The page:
We further analyzed our PAXgene RNA-seq dataset to identify perioperative gene signatures associated with stiffness at 6 weeks following TKA. We did not detect significant differences in gene expression comparing cases and controls at baseline, in DOS samples. Relative to DOS levels, we found different transcriptional profiles at POD1 in cases versus controls, as shown in the volcano plot representation of the DEGs (FDR < 0.05, LogFC > 1) for each group. Specifically, RNA-seq analyses uncovered 231 DEGs at POD1 in controls (Fig. 4A) and 162 DEGs in cases (Fig. 4B). The Venn diagram representation in Fig. 4C depicts the unique and overlapping genes in cases and controls. We identified 111 overlapping DEGs for cases and controls, including ARG1, CCR2, CCR3, RETN, S100A9, S100A12, and TLR5 (Fig. 4A–B), which represent a general response to TKA. Notably, the control group displayed 120 unique DEGs, including inflammatory mediators and damage-induced genes like IL1B, OSM, PTGS2, and S100A8 (Fig. 4D). The cases displayed 51 unique DEGs at POD1 relative to DOS, including CD36, GBP4, LYZ and MARCH1 (Fig. 4E). Thus, comparison of cases versus controls uncovered attenuated and more variable responses to surgery in cases, with 231 DEGs at POD1 in controls versus the 162 DEGs identified in cases. See Supplementary Table S6 for a summary of unique and overlapping genes in cases and controls.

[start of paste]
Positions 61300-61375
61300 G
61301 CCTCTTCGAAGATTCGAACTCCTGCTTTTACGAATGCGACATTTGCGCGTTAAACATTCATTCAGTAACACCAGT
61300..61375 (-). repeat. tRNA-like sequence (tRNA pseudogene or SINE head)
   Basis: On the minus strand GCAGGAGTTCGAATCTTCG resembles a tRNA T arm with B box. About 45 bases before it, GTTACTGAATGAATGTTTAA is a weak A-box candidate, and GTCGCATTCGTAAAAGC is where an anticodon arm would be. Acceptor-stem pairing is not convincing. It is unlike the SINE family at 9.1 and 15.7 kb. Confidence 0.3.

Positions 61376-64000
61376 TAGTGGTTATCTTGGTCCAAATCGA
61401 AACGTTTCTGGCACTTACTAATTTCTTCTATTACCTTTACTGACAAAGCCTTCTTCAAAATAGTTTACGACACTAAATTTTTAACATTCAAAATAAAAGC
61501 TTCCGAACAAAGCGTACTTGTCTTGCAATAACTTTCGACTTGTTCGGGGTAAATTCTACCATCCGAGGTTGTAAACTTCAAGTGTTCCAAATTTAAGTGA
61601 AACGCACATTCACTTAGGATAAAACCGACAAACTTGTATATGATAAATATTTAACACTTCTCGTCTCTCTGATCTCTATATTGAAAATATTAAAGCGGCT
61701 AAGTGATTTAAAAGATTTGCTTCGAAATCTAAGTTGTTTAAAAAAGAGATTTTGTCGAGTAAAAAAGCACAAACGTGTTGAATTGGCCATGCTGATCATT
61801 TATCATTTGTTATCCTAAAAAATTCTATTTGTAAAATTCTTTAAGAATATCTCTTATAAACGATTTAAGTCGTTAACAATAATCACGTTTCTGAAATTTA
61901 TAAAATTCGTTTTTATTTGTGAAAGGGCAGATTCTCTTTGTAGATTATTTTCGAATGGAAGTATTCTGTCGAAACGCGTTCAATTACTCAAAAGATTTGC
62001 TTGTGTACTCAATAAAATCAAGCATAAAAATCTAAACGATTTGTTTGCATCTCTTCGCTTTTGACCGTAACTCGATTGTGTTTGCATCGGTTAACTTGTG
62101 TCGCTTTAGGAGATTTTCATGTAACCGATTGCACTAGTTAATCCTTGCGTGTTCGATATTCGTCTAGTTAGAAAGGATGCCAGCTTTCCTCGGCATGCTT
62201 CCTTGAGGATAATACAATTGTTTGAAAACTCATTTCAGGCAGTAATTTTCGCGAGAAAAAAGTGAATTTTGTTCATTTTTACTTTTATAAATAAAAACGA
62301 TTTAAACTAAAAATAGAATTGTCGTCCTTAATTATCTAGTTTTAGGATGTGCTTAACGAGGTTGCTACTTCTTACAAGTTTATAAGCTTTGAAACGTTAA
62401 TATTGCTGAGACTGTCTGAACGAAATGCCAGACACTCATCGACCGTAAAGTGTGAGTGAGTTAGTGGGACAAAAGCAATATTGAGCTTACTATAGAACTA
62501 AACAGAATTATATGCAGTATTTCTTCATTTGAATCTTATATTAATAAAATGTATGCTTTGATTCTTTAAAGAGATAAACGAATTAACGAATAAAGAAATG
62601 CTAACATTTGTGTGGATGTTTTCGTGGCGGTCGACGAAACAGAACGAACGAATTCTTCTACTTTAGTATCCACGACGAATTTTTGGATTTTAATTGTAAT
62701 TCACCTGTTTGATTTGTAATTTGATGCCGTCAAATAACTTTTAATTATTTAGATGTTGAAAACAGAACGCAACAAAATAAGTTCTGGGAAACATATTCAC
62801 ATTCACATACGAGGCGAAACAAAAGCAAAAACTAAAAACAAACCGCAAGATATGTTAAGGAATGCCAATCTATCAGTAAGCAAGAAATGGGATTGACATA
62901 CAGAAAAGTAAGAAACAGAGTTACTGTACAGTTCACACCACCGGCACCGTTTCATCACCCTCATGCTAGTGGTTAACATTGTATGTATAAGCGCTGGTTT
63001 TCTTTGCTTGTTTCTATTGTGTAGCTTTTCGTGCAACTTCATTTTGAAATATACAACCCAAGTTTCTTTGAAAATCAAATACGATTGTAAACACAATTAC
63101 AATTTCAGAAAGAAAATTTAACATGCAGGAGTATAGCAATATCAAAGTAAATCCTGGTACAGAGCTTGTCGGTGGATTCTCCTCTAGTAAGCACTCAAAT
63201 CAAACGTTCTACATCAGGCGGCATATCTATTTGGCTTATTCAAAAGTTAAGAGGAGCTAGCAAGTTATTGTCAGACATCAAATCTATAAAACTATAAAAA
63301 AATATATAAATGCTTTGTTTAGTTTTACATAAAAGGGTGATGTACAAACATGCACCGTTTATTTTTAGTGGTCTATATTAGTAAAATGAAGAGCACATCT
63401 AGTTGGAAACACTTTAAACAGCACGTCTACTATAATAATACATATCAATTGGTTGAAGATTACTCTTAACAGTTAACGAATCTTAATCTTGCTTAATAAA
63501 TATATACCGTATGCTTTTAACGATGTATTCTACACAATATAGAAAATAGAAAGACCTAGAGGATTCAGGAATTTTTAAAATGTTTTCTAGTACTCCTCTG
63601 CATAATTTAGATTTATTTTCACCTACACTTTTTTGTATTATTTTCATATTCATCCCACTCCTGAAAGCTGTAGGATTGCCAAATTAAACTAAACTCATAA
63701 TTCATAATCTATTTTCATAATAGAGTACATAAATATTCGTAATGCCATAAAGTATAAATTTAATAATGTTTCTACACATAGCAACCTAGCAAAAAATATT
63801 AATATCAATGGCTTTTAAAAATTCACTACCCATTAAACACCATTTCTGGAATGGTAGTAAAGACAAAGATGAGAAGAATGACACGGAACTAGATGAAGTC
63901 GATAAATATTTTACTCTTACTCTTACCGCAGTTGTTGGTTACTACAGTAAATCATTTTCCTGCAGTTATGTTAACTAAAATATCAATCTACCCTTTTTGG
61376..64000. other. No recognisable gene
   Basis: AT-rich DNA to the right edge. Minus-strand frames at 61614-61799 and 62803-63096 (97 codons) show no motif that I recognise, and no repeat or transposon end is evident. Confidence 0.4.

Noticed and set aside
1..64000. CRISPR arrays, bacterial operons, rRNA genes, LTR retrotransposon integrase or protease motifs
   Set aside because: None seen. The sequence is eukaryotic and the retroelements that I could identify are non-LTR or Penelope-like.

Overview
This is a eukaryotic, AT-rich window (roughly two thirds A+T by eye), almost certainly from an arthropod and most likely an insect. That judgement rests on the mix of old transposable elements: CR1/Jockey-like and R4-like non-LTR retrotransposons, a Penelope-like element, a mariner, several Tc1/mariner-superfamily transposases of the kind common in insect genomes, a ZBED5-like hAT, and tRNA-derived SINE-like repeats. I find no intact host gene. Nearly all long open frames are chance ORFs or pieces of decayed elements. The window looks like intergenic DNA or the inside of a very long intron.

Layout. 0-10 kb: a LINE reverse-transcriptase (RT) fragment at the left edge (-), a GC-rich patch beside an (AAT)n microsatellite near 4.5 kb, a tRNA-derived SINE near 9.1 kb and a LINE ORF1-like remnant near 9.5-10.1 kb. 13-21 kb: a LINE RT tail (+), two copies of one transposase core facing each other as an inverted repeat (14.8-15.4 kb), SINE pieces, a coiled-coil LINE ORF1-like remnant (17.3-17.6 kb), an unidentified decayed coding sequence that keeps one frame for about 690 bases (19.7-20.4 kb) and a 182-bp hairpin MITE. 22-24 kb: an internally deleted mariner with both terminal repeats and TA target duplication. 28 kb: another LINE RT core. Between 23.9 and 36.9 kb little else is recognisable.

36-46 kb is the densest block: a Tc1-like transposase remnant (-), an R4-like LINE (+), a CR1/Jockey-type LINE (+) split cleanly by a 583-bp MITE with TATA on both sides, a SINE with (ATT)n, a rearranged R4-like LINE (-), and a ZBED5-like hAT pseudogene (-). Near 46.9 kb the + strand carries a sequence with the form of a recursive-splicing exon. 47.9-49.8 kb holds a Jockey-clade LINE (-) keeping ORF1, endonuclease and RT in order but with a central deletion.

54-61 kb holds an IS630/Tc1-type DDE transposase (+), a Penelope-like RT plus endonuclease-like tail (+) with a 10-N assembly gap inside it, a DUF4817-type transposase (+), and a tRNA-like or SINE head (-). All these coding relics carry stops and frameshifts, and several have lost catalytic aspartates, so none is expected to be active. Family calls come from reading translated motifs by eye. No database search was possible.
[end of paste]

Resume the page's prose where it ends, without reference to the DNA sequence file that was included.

QuSAGE pathway analyses22 using RNA-seq data also uncovered pronounced differences in cases and controls. Figure 5A summarizes the 97 differentially expressed signaling pathways identified in controls, comparing POD1 vs. DOS samples (FDR < 0.01), highlighting changes in the expression of the ATF2 pathway (Fig. 5B), pathways relevant to cytokines and inflammatory responses (Fig. 5C), the canonical NF-κB pathway (Fig. 5D), and the activated TLR4 signaling (Fig. 5E) after surgery. Similar to the network analyses using the combined POD1 and DOS samples (not shown), network analyses using the DEGs in the control group identified a transcription factor regulatory network involving GATA2, GADD45A, and CXCR3 (Fig. 5F). This transcriptional network was absent in the cases. Functional analyses using RNA-seq data from cases revealed a quite different transcriptional profile. QuSAGE analyses only uncovered 14 differentially expressed pathways in cases, comparing POD1 vs. DOS (FDR < 0.01, Fig. 5G). The majority of these pathways were common between cases and controls. The only 2 pathways unique to cases were the matrisome associated (Fig. 5H) and the steroid hormone biosynthesis (Fig. 5I). Important pathways involved in inflammatory, stress, and healing responses, including canonical NF-κB, p38 MAPK, signaling to ERKs, or the IL1 signaling pathway, were only differentially expressed after surgery in the control group. See Supplementary Table S7 for a summary of the QuSAGE pathway analyses in cases and controls.